Nine-month resultsWe examined 9 months of data pre- and post-implementation of the feedback process. Pre-implementation, our median D2B time was 52 minutes. Post-implementation, our median D2B time was reduced by 13%, to 45 minutes. In addition to our reduced D2B time, we experienced an increase of 7% in the number of pre-hospital STEMI alert activations. Other benefits of our feedback process included improved and more frequent communication among all team members, resulting in strengthening of relationships. The EMS and transferring hospital reports enhanced cooperation between these members of the STEMI care team. Real-time feedback became such an appreciated response that ‘thank you’ phone calls were commonly received.
ConclusionReal time feedback provided within 24 hours of patient arrival with STEMI was successful in reducing D2B time. It also enhanced our relationship with EMS and referring hospitals. The most important outcome from this process was improved communication with all members of the team, including administrators, physicians, nurses, technologists, EMS, Information Services, and members of our ACS Committee. A successful feedback process requires a dedicated person responsible for data collection. Providing an accurate, consistent, and timely report will maximize the opportunity for reducing time to treatment and improving patient outcome. The feedback process ultimately benefits the patient, as everyone strives for excellence in every case. Our process flow chart (Figure 5) can be replicated.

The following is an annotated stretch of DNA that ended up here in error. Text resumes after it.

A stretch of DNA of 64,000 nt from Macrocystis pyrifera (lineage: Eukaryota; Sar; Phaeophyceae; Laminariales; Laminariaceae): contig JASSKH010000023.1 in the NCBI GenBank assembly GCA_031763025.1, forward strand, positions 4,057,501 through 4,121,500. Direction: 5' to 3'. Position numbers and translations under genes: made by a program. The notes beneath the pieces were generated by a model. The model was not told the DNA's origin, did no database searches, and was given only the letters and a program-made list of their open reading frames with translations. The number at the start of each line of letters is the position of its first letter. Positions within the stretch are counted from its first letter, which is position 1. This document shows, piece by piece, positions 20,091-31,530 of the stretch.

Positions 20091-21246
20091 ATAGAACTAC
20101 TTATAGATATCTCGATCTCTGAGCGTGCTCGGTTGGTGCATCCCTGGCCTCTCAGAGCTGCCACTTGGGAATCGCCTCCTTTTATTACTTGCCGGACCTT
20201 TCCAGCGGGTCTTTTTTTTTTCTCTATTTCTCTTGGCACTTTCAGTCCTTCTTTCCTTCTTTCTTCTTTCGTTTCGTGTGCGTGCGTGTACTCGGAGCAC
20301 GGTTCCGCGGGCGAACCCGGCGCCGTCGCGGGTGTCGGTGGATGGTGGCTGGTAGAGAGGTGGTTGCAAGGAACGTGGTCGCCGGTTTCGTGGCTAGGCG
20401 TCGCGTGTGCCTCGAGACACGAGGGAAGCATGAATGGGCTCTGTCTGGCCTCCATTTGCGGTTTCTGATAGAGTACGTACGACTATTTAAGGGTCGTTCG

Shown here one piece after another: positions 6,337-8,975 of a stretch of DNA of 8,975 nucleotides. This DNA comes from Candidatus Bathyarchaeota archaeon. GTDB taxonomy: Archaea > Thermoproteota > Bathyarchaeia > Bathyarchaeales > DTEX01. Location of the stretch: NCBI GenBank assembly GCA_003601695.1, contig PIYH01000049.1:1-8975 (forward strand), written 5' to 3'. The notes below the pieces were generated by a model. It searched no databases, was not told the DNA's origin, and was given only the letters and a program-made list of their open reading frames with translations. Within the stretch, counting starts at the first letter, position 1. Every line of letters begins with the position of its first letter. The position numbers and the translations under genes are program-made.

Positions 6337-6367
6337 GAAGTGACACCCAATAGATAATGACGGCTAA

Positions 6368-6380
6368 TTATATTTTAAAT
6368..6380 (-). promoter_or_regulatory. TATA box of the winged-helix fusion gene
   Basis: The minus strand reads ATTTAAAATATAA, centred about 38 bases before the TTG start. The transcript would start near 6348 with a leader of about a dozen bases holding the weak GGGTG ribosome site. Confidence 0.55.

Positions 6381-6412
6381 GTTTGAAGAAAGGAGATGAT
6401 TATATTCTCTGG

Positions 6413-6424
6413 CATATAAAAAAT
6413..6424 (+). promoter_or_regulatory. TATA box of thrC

1. Bradley EH, Herrin J, Wang Y, et al. Strategies for reducing the door-to-balloon time in acute myocardial infarction. N Engl J Med 2006;355:2308-2320. 2. Kushner F, et al. 2009 focused updates: ACC/AHA guidelines for the management of patients with ST-elevation myocardial infarction (updating the 2004 guideline and 2007 focused update) and ACC/AHA/SCAI guidelines on percutaneous coronary intervention (updating the 2005 guideline and 2007 focused update): A report of the American College of Cardiology Foundation/American Heart Association Task Force on Practice Guidelines. Circulation 2009;DOI:10.1161/CIRCULATIONAHA.109.192663.The authors can be contacted at firstname.lastname@example.org